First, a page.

DUI breathalyzer tests are designed to capture the level of alcohol in the deep lung tissue, which will, presumably, register an accurate reading of a person’s blood alcohol concentration (BAC). However, if an individual has residual alcohol in their mouth, then the breathalyzer test can yield a falsely high BAC reading.
Mouth alcohol, like the name implies, is alcohol that remains in the mouth. When an individual consumes alcohol, traces of the alcohol remain in the mucosal linings of the mouth for a short period of time. This also occurs when alcohol is regurgitated. Mouth alcohol dissipates fairly quickly, however, and only remains in the mouth for 10 to 15 minutes.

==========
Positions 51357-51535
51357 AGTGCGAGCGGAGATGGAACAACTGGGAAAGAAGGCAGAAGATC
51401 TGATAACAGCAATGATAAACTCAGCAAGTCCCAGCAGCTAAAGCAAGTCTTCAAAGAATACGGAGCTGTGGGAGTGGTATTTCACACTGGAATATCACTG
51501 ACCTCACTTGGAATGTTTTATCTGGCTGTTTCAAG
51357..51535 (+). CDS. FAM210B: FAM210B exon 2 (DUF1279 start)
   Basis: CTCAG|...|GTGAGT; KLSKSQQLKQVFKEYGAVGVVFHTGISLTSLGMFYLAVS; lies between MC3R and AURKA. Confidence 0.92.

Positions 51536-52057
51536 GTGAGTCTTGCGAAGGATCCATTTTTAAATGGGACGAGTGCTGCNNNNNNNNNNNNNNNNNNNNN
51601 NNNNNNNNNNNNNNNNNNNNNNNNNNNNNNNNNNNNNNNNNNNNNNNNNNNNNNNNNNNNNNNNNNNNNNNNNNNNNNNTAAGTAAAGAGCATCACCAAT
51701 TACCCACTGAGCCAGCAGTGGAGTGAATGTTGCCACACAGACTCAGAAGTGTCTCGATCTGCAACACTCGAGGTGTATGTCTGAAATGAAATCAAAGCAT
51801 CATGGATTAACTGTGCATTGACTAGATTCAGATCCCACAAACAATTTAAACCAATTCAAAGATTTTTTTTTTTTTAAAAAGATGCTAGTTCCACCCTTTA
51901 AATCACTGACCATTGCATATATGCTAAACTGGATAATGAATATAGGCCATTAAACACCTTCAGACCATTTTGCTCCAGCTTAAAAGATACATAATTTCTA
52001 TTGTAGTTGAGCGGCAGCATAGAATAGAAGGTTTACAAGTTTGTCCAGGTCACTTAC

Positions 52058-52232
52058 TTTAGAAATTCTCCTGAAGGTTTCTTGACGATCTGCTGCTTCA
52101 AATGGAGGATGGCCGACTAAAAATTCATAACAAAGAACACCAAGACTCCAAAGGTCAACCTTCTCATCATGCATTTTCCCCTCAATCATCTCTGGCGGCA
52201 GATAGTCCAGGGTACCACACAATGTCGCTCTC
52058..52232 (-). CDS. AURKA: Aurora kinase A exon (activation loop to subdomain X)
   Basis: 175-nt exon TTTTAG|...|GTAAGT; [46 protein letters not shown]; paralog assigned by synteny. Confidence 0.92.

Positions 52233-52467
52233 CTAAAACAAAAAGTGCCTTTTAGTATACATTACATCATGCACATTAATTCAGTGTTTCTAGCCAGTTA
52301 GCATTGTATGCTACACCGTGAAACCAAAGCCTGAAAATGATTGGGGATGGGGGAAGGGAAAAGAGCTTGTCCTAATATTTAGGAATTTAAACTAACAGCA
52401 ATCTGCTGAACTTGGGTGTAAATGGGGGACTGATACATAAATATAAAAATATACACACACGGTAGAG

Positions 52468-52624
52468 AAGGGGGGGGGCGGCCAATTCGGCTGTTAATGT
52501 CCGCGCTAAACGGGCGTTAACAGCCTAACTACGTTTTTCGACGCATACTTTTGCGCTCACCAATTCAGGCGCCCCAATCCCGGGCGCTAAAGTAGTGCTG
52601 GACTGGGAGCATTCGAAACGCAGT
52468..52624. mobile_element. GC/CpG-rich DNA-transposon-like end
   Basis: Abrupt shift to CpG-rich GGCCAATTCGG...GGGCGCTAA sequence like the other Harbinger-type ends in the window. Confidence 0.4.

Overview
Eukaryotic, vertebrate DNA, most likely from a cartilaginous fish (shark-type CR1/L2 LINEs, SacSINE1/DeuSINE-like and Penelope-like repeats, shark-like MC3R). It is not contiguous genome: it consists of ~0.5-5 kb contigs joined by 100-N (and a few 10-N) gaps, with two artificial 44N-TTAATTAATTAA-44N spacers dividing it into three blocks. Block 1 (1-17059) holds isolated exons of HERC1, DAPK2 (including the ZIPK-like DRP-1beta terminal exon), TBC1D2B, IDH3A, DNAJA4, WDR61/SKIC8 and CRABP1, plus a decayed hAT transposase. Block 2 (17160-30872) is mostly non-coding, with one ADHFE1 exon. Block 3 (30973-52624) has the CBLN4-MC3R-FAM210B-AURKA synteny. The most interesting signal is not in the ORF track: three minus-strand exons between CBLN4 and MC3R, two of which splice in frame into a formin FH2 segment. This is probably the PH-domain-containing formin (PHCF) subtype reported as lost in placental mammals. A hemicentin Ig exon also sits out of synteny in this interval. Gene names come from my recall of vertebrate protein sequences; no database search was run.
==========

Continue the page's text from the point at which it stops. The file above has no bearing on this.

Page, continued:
The DUI regulations require certain waiting periods before a law enforcement officer can administer a breathalyzer test. These waiting periods are intended to avoid false readings caused by residual alcohol in the mouth.
In West Virginia, that waiting period is 15 minutes for a preliminary breath test (PBT) and 20 minutes prior to a secondary chemical test (the Intoximeter EC/IR II). During the waiting period, the police officer must constantly observe the individual to ensure that the person has nothing in his or her mouth and does not drink or eat anything. Generally, this also includes gum, mouthwash, tobacco, and other foreign items.
In addition to alcoholic beverages, mouth alcohol can be caused by:
- Certain breath sprays
- Chewing tobacco
- Certain medicines (like Nyquil)
- Acid reflux
- Gastroesophageal reflux disease (GERD)
The presence of residual alcohol in the mouth can distort the breathalyzer test results and, under certain circumstances, render the test results inadmissible at trial. Mouth alcohol is a valid defense to a DUI charge in West Virginia.